You write, you read, you revise, you read and write some more, you shape and reshape, you lop off the juts and bumps, you sand the rough surfaces, you send it to your agent who sends it to your publisher, there’s more work to be done (but she loves it, you tell yourself, my publisher says she loves it) and then it goes into production. There are proofs and more proofs and cover roughs, then the novel is with the printer and there is nothing more to be done.


Two days ago a delivery man arrives with a box from HarperCollins. My delighted surprise must have been writ unambiguously across my face (I’d not expected this parcel for another week). The young man asks about the contents of the box. Advance copies of my new novel, I say. Now he is looking pretty excited too. Are you a reader? I ask. It turns out he is, so I invite him to share my joy.

Picture it, the two of us on my narrow porch opening the box, burying through the padding, and then the book in my hand, the two of us poring over that very first copy. He agrees it looks splendid, that there is mystery in the cover. ‘Yeah,’ he says, ‘I’d want to read it.’ He particularly likes the rainbow lorikeet flying among the pillars of the neoclassical building depicted on the front. We flip through to make sure the pages aren’t blank (one of the writer’s nightmares). All is well. When the young man turns to leave, he addresses me by name: ‘Goodbye, Andrea,’ he says, ‘and congratulations.’ It is a lovely and unexpected connection.

I carry the box inside. My dog, a literary canine in the tradition of Flush, recognises the significance of the occasion. In the living room I withdraw each book one by one. No matter how many times this happens – the arrival of first copies – the magic never diminishes. Nor the excitement, nor the pleasure. The thing, fully formed, bearing the authority of print, the public cladding of a cover, your own name written on the front – not that that strikes you, or at least not me: the book is a thing in itself, not simply mine any more.

This household was for a many years a two-writer household. The same ritual was observed every time advance copies arrived. I now prop the books side by side, covers facing out, on the shelf above the TV and l study them. I see how the light plays on the print – how the letters shine against the matt finish of the cover image – how the title, THE MEMORY TRAP, large and silvered in certain light actually seems to lure the observer in. I focus on the image itself that could well be the colonnade of the British Museum, and the flash of a rainbow lorikeet between the columns; the orange on the parrot’s breast is the same colour as the umbrella carried by the woman walking down the colonnade. And there in the colonnade’s shadows is a man in a suit.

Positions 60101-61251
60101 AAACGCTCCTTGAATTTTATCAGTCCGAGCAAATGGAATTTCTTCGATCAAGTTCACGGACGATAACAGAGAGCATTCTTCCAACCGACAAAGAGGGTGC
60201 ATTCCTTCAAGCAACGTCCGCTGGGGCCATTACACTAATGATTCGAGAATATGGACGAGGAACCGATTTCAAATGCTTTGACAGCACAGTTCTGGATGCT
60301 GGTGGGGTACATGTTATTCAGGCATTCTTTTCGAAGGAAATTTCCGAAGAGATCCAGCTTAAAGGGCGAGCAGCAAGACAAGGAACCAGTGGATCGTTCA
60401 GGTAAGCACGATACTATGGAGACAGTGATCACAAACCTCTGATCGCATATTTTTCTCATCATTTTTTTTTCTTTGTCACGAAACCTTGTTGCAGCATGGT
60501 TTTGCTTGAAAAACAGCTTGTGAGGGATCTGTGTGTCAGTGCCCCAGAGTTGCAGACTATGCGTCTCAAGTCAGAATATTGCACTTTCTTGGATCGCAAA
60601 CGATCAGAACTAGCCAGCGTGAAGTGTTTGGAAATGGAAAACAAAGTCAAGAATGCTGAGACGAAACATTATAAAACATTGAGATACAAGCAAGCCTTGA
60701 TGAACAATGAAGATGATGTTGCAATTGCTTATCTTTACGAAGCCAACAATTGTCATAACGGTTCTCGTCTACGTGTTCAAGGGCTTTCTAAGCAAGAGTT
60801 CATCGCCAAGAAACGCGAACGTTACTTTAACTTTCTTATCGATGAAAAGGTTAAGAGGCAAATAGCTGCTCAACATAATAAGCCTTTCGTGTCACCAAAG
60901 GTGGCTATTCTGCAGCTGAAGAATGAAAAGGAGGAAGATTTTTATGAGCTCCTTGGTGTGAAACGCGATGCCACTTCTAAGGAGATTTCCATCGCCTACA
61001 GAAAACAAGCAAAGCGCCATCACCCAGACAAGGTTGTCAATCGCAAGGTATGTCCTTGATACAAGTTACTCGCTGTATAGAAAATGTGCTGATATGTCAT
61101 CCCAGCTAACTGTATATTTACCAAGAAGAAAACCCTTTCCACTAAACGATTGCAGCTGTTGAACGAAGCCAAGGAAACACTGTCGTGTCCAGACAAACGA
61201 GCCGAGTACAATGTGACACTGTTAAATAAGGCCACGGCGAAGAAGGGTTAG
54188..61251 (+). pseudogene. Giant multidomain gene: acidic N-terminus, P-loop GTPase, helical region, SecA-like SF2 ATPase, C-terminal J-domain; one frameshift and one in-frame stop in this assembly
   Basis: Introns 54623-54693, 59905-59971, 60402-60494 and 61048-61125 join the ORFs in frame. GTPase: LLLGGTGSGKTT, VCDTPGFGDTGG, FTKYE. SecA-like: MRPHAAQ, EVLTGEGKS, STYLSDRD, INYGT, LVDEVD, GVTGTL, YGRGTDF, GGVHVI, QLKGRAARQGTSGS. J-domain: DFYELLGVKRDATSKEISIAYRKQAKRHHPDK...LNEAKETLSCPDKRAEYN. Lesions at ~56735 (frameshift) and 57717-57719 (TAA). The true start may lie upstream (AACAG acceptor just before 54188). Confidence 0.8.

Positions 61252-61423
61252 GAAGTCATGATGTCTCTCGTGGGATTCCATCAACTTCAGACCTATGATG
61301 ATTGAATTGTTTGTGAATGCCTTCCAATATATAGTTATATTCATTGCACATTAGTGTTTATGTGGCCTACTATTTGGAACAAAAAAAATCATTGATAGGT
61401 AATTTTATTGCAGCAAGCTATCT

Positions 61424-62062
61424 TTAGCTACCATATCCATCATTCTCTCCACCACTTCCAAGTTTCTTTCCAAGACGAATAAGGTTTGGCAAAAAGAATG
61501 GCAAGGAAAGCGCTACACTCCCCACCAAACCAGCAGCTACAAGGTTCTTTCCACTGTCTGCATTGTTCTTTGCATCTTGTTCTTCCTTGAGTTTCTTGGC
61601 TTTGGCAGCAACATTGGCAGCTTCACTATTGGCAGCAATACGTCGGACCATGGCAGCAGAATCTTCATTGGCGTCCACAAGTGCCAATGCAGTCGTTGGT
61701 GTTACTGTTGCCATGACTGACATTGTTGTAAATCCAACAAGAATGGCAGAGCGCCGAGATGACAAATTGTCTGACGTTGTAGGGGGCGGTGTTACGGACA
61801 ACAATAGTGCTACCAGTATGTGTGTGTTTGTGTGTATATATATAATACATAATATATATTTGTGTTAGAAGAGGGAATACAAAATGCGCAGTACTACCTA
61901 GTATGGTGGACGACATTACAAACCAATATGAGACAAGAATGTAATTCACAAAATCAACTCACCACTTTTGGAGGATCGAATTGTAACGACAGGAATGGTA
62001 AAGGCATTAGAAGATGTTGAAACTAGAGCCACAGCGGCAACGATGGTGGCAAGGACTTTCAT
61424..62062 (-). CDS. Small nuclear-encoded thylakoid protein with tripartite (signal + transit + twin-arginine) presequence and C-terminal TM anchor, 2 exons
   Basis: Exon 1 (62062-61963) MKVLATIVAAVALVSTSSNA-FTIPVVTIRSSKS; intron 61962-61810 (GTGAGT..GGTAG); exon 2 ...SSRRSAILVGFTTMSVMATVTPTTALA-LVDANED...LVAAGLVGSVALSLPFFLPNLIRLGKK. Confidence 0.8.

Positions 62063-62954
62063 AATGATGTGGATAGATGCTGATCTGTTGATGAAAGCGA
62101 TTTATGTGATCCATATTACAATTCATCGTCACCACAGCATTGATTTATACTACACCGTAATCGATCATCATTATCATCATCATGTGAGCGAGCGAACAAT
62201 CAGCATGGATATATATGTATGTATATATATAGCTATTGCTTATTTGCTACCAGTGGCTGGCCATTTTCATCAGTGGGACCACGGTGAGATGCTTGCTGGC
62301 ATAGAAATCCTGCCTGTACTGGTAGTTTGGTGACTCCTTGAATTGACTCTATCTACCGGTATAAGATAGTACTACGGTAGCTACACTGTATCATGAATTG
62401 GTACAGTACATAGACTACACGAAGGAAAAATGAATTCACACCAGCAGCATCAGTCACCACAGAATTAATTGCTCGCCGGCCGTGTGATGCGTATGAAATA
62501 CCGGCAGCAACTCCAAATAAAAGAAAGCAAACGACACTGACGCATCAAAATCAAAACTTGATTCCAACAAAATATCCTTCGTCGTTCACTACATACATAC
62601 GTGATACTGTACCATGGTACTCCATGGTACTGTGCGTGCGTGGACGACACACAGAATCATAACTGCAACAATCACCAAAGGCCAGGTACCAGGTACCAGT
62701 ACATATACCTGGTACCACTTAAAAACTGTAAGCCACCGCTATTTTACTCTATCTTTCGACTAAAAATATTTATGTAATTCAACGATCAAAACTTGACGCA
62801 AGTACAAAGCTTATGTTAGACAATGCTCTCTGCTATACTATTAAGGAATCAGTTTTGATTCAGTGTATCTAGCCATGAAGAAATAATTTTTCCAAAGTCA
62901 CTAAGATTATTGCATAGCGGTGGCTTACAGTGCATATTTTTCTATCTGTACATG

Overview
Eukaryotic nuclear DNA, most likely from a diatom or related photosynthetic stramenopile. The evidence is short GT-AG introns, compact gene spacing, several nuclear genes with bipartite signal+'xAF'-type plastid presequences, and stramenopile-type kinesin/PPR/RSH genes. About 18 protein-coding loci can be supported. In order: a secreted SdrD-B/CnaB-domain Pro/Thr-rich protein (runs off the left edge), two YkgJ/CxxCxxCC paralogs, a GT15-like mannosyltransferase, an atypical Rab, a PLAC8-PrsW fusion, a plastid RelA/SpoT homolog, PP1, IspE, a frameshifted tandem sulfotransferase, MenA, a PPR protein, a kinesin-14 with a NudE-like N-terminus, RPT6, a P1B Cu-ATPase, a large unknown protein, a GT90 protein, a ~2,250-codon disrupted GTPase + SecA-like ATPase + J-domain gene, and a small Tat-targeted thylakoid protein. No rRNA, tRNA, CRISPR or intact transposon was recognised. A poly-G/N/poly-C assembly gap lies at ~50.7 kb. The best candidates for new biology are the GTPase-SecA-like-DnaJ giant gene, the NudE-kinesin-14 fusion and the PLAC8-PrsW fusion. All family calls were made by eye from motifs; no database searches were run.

I had minimal involvement with the creation of the cover, I can, therefore, admire it whole-heartedly. It is, I decide, perfect.

The Memory Trap. First copies

I take down a copy – as one would in a bookshop – there’s another rainbow lorikeet on the spine – and then to the back. I’m oddly nervous about reading the blurb even though I wrote it myself, even though I’ve read it about three thousand times. It’s as if its placement in situ might somehow disrupt the flow of words. I force myself to read it. No alchemy has occurred. And Rai’s generous words – in gold, the same colour they’ve used for the author name on the front. I like that.

I open the book. There are surprises here – good surprises – but I cannot read the text, not yet. If I find mistakes, if I find sentences that fall over there’s nothing I can do about them now. Later, I’ll read it. For the moment I’ll just enjoy the object.

It’s nothing like a birth. My work is done. And until the reviews begin, I can indulge myself in the pleasure of the thing itself and the wonder that fiction inspires.

Speech Pathology Literary Awards

I trained as a speech pathologist and worked for nearly twenty years in the profession. So I was thrilled when Speech Pathology Australia invited me to give the keynote speech to their annual children’s literature awards.


Ella Latham Lecture Theatre. RCH. 16th October, 2012, 9.30am

Speech pathology and reading –a natural pairing. Both are concerned with communication. Both rely on language. I discovered their natural affinity for each other at the age of 18. At the time I was enrolled in first year science at Monash university – I was plunging full-time into campus politics and taking a more lackadaisical approach to my studies.